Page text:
The Marott Island Community Association—a recently formed group representing neighbors of the proposed development—has largely led the opposition charge, joined by the respective homeowners’ associations for the communities of Winston Island Woods, Oxbow Estates and Spirit Lake condominiums.
The association is named after what has been an informal designation for the area and refers to a sort of island created by a split in the White River that starts across from Ravenswood Overland Park, which sits on the east bank of the river.
South of the split, the main channel of the river flows due south to Broad Ripple Avenue, before looping back north and then west. The much smaller branch flows first west, then south, through Marott Park; it rejoins the main channel of the river at the Indianapolis Arts Center. Neighbors have designated the land inside the split Marott Island.
In the south part of the main channel’s U-shape sits Oxbow Estates, a neighborhood of upscale homes that surround Oxbow Lake and generally sell for $800,000 to $1.4 million. Just north of Oxbow Lake are the Spirit Lake condominiums on the east side of Spirit Lake and The Willows Event Center (where the proposed development would be located) on the west side. Winston Island Woods condominiums are just west of Spirit Lake.
Several apartment complexes are nearby.
The Marott Island Community Association—which calls itself MICA—circulated the petition opposing the Willows development and has overseen messaging for materials about the development. In fact, most residents who sent letters to the city referenced one or more of the concerns MICA noted on its Save the Island website.
Lindsay Scott, vice president of MICA, said the group has disbursed no misinformation. She said the goal is to reflect how neighbors feel about the project.
“I think anything that goes there really has to have some strict scrutiny when you’re evaluating [whether] it really fits as part of the neighborhood, but also the overall city plan—beyond the density and the environment questions on Marott Island,” she said.
She said residents generally believe the density of the project far exceeds what city planners have in mind for the area. The property is designated as a suburban neighborhood by the Marion County Comprehensive Plan, which determines the best uses for property depending on proximity to amenities, major roadways and existing neighborhoods.
The classification has an upper threshold of about five units per acre for single-family dwellings, but it also allows for apartment and town house developments, which tend to have much higher densities.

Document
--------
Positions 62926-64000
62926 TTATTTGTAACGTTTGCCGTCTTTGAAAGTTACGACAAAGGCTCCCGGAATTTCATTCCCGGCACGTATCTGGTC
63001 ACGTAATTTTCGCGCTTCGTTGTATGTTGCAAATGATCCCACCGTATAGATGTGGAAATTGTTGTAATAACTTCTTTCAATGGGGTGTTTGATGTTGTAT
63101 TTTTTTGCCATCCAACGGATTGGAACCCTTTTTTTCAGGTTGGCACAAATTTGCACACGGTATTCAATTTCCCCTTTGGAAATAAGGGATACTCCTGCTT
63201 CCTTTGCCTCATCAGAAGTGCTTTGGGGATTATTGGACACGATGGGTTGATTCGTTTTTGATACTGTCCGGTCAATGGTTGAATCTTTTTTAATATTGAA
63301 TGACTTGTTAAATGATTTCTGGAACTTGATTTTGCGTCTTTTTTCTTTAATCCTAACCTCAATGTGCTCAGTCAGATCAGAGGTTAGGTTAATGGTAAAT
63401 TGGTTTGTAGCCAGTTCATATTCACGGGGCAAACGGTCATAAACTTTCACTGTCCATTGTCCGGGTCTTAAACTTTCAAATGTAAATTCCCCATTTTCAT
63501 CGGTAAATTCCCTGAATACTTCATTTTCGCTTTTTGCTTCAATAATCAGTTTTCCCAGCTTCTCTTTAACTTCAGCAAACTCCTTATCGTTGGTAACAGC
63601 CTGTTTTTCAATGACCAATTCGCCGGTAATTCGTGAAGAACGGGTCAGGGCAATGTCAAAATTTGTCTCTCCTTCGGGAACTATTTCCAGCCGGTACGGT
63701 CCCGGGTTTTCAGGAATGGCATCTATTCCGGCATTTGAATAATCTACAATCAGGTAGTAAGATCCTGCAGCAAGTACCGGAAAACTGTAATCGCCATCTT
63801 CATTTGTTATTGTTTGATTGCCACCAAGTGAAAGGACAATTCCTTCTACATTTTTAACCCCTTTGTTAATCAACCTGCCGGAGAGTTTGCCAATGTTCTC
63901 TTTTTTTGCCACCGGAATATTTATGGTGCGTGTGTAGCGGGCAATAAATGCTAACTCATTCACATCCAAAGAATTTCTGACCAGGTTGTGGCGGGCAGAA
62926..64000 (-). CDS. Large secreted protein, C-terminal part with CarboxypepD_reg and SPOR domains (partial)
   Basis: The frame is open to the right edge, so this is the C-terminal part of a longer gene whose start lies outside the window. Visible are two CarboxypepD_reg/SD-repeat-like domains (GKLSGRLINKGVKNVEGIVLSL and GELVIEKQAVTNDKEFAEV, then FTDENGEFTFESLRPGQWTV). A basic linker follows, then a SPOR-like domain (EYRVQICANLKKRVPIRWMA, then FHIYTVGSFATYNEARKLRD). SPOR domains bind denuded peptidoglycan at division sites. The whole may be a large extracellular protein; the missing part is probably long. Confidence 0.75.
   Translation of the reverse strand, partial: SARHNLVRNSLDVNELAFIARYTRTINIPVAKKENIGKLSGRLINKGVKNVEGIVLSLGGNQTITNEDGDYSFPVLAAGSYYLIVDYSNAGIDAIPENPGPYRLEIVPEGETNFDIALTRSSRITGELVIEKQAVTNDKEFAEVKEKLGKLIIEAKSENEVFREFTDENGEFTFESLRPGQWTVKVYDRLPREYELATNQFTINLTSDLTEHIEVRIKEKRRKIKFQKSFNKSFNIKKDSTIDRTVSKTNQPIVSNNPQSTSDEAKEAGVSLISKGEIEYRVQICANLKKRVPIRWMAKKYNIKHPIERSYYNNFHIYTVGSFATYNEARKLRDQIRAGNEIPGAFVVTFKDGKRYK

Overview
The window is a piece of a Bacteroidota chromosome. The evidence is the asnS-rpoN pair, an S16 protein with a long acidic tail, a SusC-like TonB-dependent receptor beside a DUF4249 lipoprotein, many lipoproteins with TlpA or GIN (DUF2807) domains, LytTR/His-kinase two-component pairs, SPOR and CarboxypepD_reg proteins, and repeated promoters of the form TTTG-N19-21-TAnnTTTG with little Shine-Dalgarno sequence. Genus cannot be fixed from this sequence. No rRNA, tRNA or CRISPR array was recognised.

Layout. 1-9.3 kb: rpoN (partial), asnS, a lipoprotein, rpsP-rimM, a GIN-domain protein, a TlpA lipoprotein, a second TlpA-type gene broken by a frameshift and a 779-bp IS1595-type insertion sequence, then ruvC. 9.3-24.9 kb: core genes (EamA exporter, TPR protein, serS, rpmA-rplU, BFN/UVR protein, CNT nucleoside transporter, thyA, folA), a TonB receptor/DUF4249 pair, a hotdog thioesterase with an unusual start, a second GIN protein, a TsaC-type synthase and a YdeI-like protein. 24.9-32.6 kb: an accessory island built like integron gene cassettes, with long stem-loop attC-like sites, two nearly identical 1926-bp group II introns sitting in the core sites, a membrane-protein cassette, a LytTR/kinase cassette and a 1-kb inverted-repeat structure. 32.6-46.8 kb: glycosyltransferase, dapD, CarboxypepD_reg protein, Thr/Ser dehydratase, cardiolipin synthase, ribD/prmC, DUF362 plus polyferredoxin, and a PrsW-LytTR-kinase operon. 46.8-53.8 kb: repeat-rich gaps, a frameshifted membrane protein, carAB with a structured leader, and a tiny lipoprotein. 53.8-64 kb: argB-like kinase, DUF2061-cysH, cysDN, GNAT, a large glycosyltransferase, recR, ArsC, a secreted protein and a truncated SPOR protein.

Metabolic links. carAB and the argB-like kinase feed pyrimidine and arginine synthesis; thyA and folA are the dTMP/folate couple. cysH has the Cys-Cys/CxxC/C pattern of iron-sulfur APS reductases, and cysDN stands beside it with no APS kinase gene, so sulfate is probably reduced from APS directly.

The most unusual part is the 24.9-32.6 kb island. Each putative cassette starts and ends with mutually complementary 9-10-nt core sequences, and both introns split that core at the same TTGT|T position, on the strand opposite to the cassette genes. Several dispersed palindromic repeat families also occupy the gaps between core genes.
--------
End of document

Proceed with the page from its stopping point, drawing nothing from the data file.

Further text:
City regulations allow the area of the pond to be taken into consideration when figuring density because it would be considered an amenity to the project.
The Willows development team said the project’s density is just under 12 units per acre, though that figure skyrockets to 31 units per acre when the pond is not taken into account. Remonstrators have pushed back on the idea of including the pond in a density calculation—both because it skews the numbers and because it was already included in calculations for the Spirit Lake condominiums when they were built in 2002.
“The [city’s] comprehensive plan was put into place for many reasons, and I think there’s a lot of things that need to be evaluated before anything goes there,” Scott said, pointing to the unique ecology of the area (it’s designated as an environmentally sensitive area by the city) as well as its proximity to amenities like the Monon Trail and the White River.
Remonstrators who have written letters to city staff include prominent individuals like outgoing NCAA President Mark Emmert; Capital Improvement Board President Melina Kennedy, a Cummins executive; and Peggy Boehm, wife of former Indiana Supreme Court Justice Theodore Boehm.
Kennedy, who is a resident of Oxbow Estates and a member of the neighborhood’s board, told IBJ her concerns largely relate to the development’s size, as the project is larger than any single development under construction in the Broad Ripple area. She said she would support something with fewer apartments, as J.C. Hart has done with Broad Ripple properties like The Line Urban Lofts and Park 66 Flats.
Other apartment and condo communities in the immediate area have far fewer units. Shore Acres Apartments has 105 homes. Winston Island Woods has 101 condominiums and 1 house. Spirit Lake and Oxbow Estates each have 60.